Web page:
A Wall Street Journal analyst recently wrote that PV solar installations could result in the demise of the grid, with PV solar thrusting it into a “death spiral” caused by an ever increasing amount of electricity being generated by roof top PV solar installations.
The presumption is that distributed generation of electricity could revolutionize how electricity is produced.
If there is a death spiral, it will be the result of tax payer and customer dollars being used to subsidize PV solar installations.
PV solar is uneconomic without subsidies, or what amount to subsidies.
There are direct subsidies, such as tax credits for PV solar installations.
There are indirect subsidies, the most insidious of which is net metering, where the owner of a PV solar installation is paid for the electricity he sells to the grid at the same rate he pays when buying electricity from the grid. Forty-four states have adopted net metering laws.
There is an indirect subsidy in the form of renewable portfolio standards (RPS) requiring utilities to provide a percentage of electricity from renewable sources, i.e., solar or wind. RPS laws in 30 states require as much as 33% of electricity to come from renewables by 20251.
The ultimate subsidy occurs when third-party leasing companies install PV solar on homes, and the home owner pays the leasing company a low fixed amount for the electricity he uses, while the leasing company sells excess electricity to the utility at net metering rates. In addition, the leasing company can take advantage of accelerated depreciation and all the other tax advantages and subsidies offered by the state and federal government.
One writer refers to this array of subsidies as the “solar swindle”.
Here’s a factual analysis of PV solar.
Under the best of conditions, PV solar rooftop panels can produce 0.75 kWh of electricity per square yard of panel per day.
A two-story, 3,000-square-foot home will have a total roof top area of approximately 1,500 square feet. But, since only half can face the sun, the available area is 750 sq ft.
With electricity costing 11 cents per kWh, this installation can save $6.88 every day the sun shines. If the sun shone 365 days every year in every city in America, there might be some small justification for these investments.
However, the sun does not shine every day and this is one reason why the economics are bad.
In Phoenix, Arizona, where the sun shines 211 days each year, an installation on a two-story, 3,000-sq.-ft. home would save $1,451.
According to a Wired Magazine article, an installation now costs $20,000, where a few years ago it would have cost $45,000. The lower price is primarily due to the low cost of panels from China. While the future cost of panels may come down slightly, the cost of installation is not going to change very much.
Dividing $20,000 by $1,451, we arrive at a payback period of nearly 14 years. This is a bad investment that only gets worse as we look at the results in other cities.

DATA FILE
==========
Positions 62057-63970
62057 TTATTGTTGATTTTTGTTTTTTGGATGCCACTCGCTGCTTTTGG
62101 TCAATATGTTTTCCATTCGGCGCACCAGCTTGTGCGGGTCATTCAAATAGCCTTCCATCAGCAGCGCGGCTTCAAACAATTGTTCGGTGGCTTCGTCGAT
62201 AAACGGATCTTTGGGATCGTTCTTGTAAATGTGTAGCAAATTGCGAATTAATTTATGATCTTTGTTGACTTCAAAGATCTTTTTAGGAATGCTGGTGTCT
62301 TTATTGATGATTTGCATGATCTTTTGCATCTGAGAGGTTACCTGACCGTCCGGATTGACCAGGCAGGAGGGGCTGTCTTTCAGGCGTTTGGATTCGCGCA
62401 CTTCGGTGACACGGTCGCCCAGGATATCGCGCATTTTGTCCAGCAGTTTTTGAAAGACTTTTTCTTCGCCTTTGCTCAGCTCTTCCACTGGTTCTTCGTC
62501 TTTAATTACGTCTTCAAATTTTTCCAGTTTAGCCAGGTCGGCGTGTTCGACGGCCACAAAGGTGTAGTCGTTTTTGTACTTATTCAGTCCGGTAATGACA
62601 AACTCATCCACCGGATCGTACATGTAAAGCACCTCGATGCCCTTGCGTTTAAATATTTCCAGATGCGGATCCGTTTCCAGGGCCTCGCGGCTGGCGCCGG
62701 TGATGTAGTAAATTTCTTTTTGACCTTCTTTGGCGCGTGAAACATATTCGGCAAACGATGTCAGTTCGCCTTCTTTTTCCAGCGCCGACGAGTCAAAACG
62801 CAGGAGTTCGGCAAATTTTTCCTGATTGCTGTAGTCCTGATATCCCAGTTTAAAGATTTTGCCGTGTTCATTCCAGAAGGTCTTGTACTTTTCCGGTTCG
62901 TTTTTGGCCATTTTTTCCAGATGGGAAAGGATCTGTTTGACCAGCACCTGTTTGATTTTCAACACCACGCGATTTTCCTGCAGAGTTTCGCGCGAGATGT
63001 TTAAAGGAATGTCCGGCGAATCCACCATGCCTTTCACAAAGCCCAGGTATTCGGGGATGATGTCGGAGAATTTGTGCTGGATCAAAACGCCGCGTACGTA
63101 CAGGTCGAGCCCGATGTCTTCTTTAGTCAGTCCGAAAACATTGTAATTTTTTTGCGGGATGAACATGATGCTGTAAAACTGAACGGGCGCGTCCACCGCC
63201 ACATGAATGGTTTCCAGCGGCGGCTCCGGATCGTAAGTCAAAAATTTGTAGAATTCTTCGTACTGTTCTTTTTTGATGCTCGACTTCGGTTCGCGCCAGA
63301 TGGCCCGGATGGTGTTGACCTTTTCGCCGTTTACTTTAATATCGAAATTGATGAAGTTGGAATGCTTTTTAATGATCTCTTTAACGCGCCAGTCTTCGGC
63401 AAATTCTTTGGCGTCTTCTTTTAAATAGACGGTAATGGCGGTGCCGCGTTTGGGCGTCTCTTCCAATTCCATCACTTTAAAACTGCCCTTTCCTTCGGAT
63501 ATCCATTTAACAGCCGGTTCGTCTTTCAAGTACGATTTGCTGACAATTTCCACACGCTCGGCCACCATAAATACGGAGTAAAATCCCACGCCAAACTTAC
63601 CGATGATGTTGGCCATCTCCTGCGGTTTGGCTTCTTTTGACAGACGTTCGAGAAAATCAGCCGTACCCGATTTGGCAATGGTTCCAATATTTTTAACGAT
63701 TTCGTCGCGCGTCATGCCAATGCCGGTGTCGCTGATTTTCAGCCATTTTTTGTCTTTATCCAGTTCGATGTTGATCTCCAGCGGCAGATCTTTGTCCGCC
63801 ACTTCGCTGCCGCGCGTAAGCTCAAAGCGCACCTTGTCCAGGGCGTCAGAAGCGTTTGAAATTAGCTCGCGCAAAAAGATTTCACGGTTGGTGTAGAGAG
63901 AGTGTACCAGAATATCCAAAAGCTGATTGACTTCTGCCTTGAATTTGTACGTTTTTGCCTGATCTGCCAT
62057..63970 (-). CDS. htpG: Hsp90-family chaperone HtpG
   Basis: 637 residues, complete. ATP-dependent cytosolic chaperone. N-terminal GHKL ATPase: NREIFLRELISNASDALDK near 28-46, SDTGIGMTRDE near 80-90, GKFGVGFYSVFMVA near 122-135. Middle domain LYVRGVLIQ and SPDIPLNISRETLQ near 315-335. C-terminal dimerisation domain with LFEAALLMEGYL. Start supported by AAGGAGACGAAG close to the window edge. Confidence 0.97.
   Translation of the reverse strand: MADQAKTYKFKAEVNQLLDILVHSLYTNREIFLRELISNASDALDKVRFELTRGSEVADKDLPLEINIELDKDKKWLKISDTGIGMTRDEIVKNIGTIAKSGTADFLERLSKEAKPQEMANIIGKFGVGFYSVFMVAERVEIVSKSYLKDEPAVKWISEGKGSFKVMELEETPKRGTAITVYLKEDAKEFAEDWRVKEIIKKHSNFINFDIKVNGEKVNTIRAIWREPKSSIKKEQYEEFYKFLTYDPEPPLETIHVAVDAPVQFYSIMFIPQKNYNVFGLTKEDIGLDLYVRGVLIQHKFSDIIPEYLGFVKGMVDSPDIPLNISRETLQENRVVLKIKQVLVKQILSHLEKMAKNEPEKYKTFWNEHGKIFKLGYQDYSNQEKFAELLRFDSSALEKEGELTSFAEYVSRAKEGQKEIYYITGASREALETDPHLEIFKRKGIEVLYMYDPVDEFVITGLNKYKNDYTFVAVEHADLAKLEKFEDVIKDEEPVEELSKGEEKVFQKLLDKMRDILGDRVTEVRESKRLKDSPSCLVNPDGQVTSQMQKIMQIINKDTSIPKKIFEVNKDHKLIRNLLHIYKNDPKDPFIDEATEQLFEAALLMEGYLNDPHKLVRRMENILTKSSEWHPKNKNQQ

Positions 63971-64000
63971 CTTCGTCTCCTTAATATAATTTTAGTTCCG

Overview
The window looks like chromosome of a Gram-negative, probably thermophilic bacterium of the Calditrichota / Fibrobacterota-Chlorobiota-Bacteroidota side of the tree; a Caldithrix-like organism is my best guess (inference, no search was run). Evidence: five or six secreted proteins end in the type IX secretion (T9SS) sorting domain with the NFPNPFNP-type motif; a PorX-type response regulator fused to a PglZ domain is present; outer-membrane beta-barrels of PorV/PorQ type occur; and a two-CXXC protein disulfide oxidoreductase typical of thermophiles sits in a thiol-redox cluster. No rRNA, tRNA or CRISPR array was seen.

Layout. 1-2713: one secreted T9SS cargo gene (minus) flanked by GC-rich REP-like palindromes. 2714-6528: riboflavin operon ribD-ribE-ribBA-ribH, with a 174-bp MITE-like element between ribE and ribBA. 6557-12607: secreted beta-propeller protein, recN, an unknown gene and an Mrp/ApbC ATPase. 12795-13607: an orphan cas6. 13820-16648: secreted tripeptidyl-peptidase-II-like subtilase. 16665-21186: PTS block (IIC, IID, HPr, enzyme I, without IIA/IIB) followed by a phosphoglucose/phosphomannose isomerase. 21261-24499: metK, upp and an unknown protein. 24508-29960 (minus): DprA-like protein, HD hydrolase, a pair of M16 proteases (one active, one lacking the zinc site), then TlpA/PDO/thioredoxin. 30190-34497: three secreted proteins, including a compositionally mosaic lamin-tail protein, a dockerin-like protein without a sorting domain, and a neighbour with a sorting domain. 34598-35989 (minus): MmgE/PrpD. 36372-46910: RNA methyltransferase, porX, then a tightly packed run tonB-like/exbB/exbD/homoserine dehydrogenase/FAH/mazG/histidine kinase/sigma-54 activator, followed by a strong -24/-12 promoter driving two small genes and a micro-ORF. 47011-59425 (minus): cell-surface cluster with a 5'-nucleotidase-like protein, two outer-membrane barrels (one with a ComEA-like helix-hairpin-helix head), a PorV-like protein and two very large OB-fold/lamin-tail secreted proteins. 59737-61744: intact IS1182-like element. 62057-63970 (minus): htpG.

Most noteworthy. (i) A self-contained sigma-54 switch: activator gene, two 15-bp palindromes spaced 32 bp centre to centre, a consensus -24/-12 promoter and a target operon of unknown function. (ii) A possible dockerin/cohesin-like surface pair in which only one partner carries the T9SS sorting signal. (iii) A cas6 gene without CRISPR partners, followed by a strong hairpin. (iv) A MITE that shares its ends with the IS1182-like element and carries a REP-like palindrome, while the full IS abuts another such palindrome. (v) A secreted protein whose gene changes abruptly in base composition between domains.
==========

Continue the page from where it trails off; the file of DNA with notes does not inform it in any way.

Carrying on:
In Atlanta, GA, the payback would be greater than 26 years.
In Lincoln, NE, it would be 25 years.
In Washington DC, it would be nearly 32 years.
In Albany, NY, it’s greater than 42 years.
The results for a ranch-style house with more roof area would, of course, be better.
In many instances, PV panels might only last for 20 to 25 years, so homeowners might never recover their investment.
It’s true there would be partly sunny days that might improve the picture, but offsetting that possible benefit is that few homes can have their roofs aimed directly at the sun, and this would reduce the efficiency of the rooftop PV panels. (Equipping rooftop panels to follow the sun during the day and as the sun travels north and south during the seasons would substantially increase costs.)
Even with panels now costing half of what they did a few years ago, installing them makes no economic sense.
The story for utility sized solar installations is similar.
Utility sized PV or concentrating solar installations produce electricity at a cost of at least 22 cents per kWh versus 5 or 6 cents per kWh for electricity generated by natural gas or coal. This excludes transmission and distribution costs. This is something First Solar should comment on.
These calculations do not include the added cost of providing back-up power during the day when the sun doesn’t shine or the added cost of constructing dedicated transmission lines used solely for bringing electricity from utility sized solar plants to where it can be used.
Factually, distributed generation is a scam being fostered by subsidies that can lead to serious consequences for the grid.
The grid is essential for providing electricity from traditional power plants since solar only generates electricity when the sun is shining, and there is no practical way to store electricity for use at night or on stormy days.
There is no benefit to the country from undermining the grid or the utility business by forcing them into a “death spiral”, as postulated by the Wall Street Journal analyst.
Solar is uneconomic.
Distributed generation, as a concept, is destructive and undermines grid reliability2.
- Illinois 25%, California 33%, as examples.
- The use of back-up for hospitals etc., uninterruptable power and cogeneration are not part of the distributed generation concept. Some micro grids can make sense, but not as a part of distributed generation.
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